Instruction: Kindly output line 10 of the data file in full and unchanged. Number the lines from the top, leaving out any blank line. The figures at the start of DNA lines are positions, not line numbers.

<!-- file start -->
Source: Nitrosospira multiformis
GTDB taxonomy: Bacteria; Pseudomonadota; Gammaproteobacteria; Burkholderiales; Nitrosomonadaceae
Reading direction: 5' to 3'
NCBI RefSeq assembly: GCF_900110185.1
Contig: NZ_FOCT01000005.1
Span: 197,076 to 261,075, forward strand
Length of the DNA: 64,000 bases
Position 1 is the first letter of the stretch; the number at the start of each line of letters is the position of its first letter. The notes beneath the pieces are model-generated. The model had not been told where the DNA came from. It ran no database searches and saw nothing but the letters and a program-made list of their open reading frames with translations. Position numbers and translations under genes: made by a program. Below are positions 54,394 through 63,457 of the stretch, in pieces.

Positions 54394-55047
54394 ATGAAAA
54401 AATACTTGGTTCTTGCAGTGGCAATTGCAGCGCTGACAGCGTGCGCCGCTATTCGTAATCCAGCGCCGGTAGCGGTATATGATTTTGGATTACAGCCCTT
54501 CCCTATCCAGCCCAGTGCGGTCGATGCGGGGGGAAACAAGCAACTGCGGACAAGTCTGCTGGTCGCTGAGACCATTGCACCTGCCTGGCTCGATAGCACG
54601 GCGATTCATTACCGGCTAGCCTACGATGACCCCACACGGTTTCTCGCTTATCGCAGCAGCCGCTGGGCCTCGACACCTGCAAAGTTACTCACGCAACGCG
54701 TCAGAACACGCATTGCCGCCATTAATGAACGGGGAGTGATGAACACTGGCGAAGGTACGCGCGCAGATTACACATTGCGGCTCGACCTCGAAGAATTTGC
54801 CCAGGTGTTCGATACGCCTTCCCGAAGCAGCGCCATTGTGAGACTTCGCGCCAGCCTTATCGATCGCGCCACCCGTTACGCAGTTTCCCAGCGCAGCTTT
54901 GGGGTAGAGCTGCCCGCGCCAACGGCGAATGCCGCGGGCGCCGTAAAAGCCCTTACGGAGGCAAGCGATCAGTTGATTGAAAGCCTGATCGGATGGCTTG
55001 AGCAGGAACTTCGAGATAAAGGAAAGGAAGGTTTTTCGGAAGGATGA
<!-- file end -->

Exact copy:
54394 ATGAAAA